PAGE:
News / Science & Technology

Evidence of Early Agriculture Found in Iran

Stone artifacts of ancient farmers are seen after their collection in Chogha Golan, Iran. (TISARP/University of Tübingen)
Stone artifacts of ancient farmers are seen after their collection in Chogha Golan, Iran. (TISARP/University of Tübingen)

Related Articles

Ancient Cave Art Could Be From Neanderthals

Markings in Spain are 40,000 years old

Teeth May Hold Clues About Early Man's Weaning Patterns

Shorter nursing periods could have led to higher reproductive rates among modern humans

Video Arabia's Pre-Islamic Past Revealed

Exhibit showcases Arabian Peninsula's role as a key trade route and its influence on nearby cultures
VOA News
New research shows that early agriculture sprang up in the eastern Fertile Crescent, in modern day Iran, at roughly the same time as it did in areas of the region -- in what are now Israel, Syria, Turkey and Iraq.

Researchers from Germany’s University of Tubingen led the excavations in the foothills of the Zagros Mountains in northern Iran from 2009 to 2010. What they found was evidence of early agriculture dating back to the end of the last Ice Age, about 12,000 years ago.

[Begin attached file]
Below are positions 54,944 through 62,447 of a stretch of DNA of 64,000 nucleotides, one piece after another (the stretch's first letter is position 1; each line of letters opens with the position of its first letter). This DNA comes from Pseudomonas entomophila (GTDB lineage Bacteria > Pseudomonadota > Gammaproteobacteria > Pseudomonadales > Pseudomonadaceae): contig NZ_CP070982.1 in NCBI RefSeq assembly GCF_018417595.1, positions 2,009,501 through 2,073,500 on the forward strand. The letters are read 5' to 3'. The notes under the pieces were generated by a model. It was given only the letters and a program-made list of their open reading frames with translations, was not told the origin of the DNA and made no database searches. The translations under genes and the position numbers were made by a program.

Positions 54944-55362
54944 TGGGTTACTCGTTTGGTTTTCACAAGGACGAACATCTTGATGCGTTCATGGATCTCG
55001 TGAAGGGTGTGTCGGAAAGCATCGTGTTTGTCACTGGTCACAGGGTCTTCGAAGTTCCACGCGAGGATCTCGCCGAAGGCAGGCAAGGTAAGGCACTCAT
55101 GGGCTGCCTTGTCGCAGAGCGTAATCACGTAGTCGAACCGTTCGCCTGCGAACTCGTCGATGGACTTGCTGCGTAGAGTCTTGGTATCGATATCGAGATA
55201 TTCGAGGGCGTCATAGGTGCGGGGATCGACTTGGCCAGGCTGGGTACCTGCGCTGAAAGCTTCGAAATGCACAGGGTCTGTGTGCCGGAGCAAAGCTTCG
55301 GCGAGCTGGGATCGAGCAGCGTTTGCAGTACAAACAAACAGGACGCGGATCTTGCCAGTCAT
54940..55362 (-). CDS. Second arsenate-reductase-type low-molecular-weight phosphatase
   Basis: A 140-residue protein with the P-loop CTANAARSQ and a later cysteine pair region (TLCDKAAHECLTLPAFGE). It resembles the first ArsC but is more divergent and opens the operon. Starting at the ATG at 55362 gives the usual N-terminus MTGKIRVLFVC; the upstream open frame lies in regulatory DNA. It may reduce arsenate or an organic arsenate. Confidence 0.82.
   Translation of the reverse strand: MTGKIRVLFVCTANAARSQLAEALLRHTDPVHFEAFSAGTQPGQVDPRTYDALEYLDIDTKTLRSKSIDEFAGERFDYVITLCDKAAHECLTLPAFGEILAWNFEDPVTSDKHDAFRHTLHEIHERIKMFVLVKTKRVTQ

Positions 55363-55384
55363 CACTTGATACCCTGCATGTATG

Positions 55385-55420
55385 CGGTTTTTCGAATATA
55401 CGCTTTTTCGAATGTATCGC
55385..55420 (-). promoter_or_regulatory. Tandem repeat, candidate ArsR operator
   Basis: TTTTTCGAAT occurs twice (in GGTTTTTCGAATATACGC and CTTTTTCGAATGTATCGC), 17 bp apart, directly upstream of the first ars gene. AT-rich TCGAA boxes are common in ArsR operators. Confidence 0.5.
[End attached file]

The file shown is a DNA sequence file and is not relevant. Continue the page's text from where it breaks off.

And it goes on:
“There is not just one village where you can say, ‘This is where domestication occurred,’” according to Nicholas Conrad, head of the archaeological team that made the new discoveries who spoke to Discovery.com. “It wasn’t as if the development of agriculture was like someone flipped a light in one place and from that point of origin, agriculture spread. It’s a process that occurred in a whole range of places.”

At the site, known as Chogha Golan, archeologists unearthed architectural remains, stone tools, depictions of humans and animals, bone tools, animal bones, and – perhaps most importantly – the richest deposits of charred plant remains ever recovered from the pre-pottery Stone Age of the Near East.